Skier's Delight

Quebec's Mont Tremblant offers a quality skiing experience in a decidedly French setting.

Cover Story

December 05, 2004|By Randall Weissman | Randall Weissman,Chicago Tribune

Bienvenue a Tremblant, monsieur."

The phrase hung in the March air while I tried to conjure up my long-lost French skills to reply, but the hotel receptionist at the Mont Tremblant ski resort in Quebec quickly filled the awkward silence by welcoming me in English.

The French flavors -- both cultural and gastronomic -- made Mont Tremblant a delightfully challenging and joyful collection of surprises. Those surprises became the theme for my visit to this resort, which has been voted the "Best in the East" five consecutive years in Ski magazine.

The first surprise was the prevalence of the French language. It is, as you would expect, far more dominant than at Whistler Blackcomb, the highly rated ski resort in British Columbia, where I had skied recently.

But here, even though Canada's courts struck down the "French-only" law for commercial signage in 1988, Quebec remains a bastion of French ambience. Fortunately, all the restaurateurs and shopkeepers also speak English.

Walking through the narrow, cobblestone walkways of the pedestrian-only base village, I realized that the lilting French conversations far outnumbered their English counterparts. In the small section called Vieux Tremblant, the cottagelike buildings housed charming shops and enticing restaurants. If Montreal is Paris without the attitude, then Mont Tremblant is a mini-Chamonix without the Alps.

Even the newest and fanciest hotels such as the Westin and the Fairmont have been designed to mesh with the European-influenced architecture of the rest of the resort, which was launched in 1939 when an American named Joseph Ryan opened the original Mont Tremblant Lodge.

Credit for modernizing the resort while maintaining its charm goes to Intrawest, one of the world's largest resort owners and operators, which rescued Mont Tremblant from the precipice of bankruptcy in 1991. Among Intrawest's other holdings are Whistler Blackcomb, and Copper Mountain and Winter Park in Colorado.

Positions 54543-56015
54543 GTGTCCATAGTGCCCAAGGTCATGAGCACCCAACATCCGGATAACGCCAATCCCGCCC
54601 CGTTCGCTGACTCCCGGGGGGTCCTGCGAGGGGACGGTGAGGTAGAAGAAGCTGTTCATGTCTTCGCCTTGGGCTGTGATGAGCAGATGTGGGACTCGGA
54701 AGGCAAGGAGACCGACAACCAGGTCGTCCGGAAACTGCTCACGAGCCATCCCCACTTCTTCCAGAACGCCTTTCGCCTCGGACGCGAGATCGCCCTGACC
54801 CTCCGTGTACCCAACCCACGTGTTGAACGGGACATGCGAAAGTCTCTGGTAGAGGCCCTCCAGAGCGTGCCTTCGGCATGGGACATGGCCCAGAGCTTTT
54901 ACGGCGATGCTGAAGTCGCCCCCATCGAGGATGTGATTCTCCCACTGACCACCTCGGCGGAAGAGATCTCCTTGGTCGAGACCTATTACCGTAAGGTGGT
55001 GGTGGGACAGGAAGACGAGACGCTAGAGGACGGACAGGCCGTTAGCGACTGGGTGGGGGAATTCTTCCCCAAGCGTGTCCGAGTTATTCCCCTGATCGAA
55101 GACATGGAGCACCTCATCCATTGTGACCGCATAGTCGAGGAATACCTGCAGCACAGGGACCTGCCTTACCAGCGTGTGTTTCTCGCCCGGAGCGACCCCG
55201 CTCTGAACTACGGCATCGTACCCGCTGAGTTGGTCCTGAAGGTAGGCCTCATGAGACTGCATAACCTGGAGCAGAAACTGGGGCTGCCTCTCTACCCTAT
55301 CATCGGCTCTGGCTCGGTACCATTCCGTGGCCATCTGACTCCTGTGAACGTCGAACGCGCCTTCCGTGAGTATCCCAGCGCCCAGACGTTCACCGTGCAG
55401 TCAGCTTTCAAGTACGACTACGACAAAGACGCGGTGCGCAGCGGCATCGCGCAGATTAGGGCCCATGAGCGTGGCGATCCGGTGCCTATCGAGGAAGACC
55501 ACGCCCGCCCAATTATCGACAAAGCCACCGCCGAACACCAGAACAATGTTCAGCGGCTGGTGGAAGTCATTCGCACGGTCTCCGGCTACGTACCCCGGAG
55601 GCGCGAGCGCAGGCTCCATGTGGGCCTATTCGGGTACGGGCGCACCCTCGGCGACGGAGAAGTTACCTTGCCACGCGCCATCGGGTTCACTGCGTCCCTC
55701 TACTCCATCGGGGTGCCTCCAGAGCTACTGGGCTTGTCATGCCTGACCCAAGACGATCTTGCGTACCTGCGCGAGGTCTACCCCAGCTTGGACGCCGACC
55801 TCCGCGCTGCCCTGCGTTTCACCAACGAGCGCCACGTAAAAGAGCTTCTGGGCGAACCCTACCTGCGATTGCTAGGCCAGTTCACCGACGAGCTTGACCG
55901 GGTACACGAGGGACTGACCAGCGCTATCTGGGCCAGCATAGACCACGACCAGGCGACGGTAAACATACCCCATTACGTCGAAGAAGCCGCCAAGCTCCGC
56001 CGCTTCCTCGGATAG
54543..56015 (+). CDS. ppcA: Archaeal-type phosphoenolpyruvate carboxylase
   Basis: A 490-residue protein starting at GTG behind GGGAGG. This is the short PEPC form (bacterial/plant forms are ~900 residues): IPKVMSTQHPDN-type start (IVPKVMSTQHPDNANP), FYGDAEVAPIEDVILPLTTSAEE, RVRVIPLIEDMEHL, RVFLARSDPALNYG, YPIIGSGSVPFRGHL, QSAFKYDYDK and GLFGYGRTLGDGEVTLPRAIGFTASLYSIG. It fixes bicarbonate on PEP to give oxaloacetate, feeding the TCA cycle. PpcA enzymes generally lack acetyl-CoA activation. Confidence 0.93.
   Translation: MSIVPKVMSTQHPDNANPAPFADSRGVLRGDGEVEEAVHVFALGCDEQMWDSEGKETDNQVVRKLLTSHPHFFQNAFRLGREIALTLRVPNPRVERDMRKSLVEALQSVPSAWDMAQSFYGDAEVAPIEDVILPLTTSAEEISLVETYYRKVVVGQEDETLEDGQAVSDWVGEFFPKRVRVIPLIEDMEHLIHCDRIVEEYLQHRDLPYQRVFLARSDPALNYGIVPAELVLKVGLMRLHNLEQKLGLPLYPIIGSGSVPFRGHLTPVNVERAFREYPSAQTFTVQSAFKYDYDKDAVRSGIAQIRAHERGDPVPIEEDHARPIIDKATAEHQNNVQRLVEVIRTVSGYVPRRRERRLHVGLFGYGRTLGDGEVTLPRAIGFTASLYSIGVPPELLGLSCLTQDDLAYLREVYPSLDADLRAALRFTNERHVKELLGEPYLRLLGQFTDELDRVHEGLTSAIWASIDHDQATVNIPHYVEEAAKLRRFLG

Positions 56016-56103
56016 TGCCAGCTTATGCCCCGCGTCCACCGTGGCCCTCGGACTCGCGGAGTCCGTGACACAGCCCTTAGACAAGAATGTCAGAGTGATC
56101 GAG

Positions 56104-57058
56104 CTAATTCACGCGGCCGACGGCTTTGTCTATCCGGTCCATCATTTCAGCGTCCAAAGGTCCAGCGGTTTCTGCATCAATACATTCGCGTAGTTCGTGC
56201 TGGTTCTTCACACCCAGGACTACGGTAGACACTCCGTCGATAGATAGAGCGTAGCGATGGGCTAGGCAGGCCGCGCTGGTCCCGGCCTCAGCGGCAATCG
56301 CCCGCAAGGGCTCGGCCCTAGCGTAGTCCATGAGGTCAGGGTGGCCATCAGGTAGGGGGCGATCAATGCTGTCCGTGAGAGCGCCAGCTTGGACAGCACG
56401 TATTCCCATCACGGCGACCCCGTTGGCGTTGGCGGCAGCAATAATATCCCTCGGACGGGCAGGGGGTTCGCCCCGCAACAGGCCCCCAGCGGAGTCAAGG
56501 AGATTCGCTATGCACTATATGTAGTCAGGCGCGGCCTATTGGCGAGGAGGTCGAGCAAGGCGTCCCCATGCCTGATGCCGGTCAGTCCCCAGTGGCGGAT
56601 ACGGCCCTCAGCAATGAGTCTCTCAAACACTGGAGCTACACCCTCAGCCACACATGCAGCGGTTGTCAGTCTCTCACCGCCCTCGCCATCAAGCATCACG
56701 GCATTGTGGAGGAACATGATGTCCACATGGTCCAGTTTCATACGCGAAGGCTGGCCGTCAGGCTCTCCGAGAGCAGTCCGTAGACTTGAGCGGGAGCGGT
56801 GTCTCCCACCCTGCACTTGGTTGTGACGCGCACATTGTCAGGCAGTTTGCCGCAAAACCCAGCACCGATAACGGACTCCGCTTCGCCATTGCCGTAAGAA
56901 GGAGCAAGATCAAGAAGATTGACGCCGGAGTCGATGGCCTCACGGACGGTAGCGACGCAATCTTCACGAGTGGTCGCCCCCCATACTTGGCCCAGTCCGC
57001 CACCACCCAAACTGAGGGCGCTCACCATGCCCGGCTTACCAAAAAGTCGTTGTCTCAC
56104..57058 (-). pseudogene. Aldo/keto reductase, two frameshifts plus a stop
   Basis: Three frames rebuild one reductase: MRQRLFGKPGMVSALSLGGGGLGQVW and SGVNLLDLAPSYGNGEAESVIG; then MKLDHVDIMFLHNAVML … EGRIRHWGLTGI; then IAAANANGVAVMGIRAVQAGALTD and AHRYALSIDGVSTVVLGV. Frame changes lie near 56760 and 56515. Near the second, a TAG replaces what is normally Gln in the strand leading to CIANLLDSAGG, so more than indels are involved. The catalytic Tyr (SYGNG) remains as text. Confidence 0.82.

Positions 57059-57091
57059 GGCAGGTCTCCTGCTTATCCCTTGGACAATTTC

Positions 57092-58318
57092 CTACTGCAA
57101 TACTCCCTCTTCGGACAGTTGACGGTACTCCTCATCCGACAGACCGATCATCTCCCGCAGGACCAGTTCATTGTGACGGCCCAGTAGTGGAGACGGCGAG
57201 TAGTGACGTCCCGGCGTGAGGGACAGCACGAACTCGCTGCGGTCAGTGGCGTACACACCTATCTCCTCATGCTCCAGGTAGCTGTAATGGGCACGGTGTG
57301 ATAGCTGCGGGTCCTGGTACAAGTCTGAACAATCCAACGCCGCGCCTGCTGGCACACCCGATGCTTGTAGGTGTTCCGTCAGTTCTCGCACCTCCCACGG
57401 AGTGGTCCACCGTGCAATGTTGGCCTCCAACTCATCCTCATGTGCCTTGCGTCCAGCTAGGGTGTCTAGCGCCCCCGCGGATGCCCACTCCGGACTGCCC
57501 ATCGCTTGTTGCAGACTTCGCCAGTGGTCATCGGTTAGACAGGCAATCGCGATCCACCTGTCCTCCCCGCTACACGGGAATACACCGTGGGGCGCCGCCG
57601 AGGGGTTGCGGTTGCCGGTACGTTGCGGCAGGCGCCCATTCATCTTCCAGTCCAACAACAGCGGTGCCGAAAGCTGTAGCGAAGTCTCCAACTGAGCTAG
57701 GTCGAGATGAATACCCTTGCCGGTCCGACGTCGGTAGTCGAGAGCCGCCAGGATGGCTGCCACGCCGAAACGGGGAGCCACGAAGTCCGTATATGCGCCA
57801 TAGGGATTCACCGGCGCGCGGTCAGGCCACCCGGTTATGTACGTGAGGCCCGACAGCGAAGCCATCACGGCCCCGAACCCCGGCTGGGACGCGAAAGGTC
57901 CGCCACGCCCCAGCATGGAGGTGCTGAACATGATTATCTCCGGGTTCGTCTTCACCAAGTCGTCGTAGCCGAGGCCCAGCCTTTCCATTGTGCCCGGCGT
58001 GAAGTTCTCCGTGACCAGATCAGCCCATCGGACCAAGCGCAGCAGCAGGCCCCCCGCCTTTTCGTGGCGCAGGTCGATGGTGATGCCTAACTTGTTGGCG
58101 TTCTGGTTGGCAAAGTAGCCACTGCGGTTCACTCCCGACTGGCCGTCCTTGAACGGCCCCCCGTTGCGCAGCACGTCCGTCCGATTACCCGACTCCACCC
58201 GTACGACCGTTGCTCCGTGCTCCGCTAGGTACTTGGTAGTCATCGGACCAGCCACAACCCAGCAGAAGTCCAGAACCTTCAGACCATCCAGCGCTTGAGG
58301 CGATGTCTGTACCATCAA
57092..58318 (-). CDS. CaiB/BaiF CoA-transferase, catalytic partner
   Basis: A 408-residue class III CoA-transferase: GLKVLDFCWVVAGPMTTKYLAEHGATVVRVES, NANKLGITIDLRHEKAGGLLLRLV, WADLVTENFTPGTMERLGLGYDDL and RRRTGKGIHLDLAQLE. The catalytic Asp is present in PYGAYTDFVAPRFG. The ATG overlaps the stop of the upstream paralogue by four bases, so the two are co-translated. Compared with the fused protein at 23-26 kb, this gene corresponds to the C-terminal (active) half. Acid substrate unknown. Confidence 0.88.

The second surprise was the mountain itself. Mont Tremblant's elevation is 2,871 feet, with a maximum vertical drop of a bit over 2,100 feet, roughly the same vertical as Aspen's Buttermilk Mountain in Colorado. Tremblant packs 94 trails onto 610 acres of skiable terrain, compared with Buttermilk's 43 trails and 420 acres of terrain.

Then there was the quality of the skiing. A major storm had dropped more than a foot of snow two days before I arrived at the end of March. A second storm blew through my first day on the mountain, leaving behind a bounty of great skiing options.

Mountain weather

As I stepped out of the gondola, the wind slashed across the peak, pushing the snow horizontally and biting into any exposed skin. The storm didn't seem too beneficial just then as all my bad memories of skiing in the Midwest came flooding back. Skiers were rushing to step into their ski bindings and get away from the wind. A quick check of the trail map, and I headed toward a blue intermediate trail to get off the exposed mountaintop.

With the mountain blocking the wind, skiing became a delight. After my warm-up run, I started looking for Tremblant's treasures. I found one in a glade run called Windigo. The silence among the trees was remarkable. The fresh snow was both a blessing and a challenge: It covered the path most traveled, but it also hid the obstacles that could lead to an abrupt tumble.

A bit more than five minutes and two near-collisions with large trees later, I popped out of the glade onto the bottom portion of Fuddle Duddle, a run to the base of the mountain where two chair lifts whisk skiers back up the slopes. One of the lifts takes you to the top of the mountain; the other, to the mid-point, providing skiers with a choice of how much challenge they want on the next run.

The opportunity to polish my technique for both powder and glade skiing was one more addition to the list of surprises. But don't count on fresh powder as normal in the spring. Tremblant's low altitude makes it susceptible to rapid weather changes.

On the last day of my visit, the temperature hit 50 degrees and the precipitation was rain, not snow. The melting snow base formed small rivers as it ran off the mountain and through the village.

Put in study time

Another caveat: Study the trail map thoroughly. The mountain's staff members are friendly and very helpful, but sometimes they forget that many of the skiers are monolingual Americans. A French-challenged skier could end up looking for "Bo-Vy-Yawn Oh" instead of Beauvallon Haut. And they really should look for it, because Beauvallon Haut and Beauvallon Bas combine for one of the most rollicking cruise runs from top to bottom.

Breakfast is a good study time. You can linger over one of the dozens of crepe choices at Creperie Catherine or join the locals savoring the strong French-roast coffee and croissants at the Brulerie Saint Denis.

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